The course was quite useful, given how important it is to breastfeed correctly from the very beginning. We knew that the first weeks of the baby’s life are critical for building healthy feeding habits. Both Crina and I wanted to be well-prepared for the challenge. Even if men can’t breastfeed, as partners, we can at least absorb as much information as we can.

As our due date approached, we tried to not care about due dates. Studying natural birthing methods had taught us that the concept of being “overdue” is often applied wrongly. If the child takes its time to come out then it is perhaps for a reason and the woman shouldn’t be treated as some sort of product that has exceeded its shelf life. In Sweden, they wait up to 2 weeks for the birth to start before even considering to interfere.

Throughout the 9 months we obviously talked to a lot of people about children. Friends, work colleagues, family, random people. I was slightly annoyed with the general tendency to warn parents about the upcoming child as if some sort of professional catastrophe is about to happen. This usually comes in the guise of various jokes, but through repetition, it transforms into a sort of nasty noise. I soon learned to block the transmission of such experiences. I often interrupted such people and told them that I choose to see things differently.

Important: surround yourself and your family with positive energy. All parents around you want to share baby stories, but try to focus on the positive ones while you are withbaby and perhaps even after birth. Return the favor: tell a future parent only the best of what you experienced, build hope, build confidence!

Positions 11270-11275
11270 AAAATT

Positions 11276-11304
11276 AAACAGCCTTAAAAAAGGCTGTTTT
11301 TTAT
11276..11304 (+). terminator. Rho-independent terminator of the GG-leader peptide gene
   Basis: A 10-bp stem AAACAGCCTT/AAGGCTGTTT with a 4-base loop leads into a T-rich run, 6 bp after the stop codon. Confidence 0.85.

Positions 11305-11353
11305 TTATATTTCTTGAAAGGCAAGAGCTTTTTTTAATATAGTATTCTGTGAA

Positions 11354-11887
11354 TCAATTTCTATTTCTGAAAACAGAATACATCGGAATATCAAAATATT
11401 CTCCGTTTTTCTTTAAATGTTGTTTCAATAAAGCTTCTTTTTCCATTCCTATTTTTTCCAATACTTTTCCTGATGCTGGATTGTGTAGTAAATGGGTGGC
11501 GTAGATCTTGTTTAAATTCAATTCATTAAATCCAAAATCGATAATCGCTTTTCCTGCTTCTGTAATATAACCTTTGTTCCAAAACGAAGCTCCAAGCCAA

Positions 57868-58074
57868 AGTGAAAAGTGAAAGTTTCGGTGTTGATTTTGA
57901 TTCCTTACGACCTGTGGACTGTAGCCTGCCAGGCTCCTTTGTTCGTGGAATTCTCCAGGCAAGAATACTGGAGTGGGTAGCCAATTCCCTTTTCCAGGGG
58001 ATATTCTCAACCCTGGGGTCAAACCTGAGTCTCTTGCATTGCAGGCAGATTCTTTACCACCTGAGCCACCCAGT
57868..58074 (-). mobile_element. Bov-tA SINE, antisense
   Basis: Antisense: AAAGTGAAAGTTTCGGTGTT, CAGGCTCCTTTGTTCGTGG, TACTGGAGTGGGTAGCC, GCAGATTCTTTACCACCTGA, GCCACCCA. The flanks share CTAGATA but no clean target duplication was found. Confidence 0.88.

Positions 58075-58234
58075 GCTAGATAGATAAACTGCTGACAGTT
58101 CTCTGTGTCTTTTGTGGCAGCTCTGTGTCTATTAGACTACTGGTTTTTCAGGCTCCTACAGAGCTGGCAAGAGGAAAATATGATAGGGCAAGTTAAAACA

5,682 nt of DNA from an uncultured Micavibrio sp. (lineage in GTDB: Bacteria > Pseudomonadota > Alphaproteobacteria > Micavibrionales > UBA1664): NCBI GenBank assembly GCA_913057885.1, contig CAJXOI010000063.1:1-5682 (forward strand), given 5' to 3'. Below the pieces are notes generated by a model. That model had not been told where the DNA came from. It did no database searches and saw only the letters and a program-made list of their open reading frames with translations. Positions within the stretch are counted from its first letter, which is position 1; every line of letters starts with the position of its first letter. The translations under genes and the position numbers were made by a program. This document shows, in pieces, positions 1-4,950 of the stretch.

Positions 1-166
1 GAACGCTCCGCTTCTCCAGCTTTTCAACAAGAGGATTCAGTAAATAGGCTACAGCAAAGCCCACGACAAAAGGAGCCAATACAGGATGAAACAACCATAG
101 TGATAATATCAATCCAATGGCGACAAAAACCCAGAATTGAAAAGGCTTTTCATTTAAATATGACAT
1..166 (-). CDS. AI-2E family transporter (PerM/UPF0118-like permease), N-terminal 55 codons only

Winter arrived and we set up our home for Christmas. The first snow came and melted in a week or so, but Crina still managed to go together with WinterKid for a few walks through snow-chocked sidewalks.

Because we had chosen a hospital that was in another area of Stockholm, we were slightly worried that traffic might be a problem when driving towards that location. The motorway towards the hospital is chocked during rush-hours (roughly 6 hours per day). We were discussing this on a Friday evening, during late January, when we were returning from a beautiful dinner in Uppsala, also located north of Stockholm. We had enjoyed some spicy African food in the company of some of our closest friends here in Sweden. Spicy food is rumored to induce labor. There was one week left until the due date.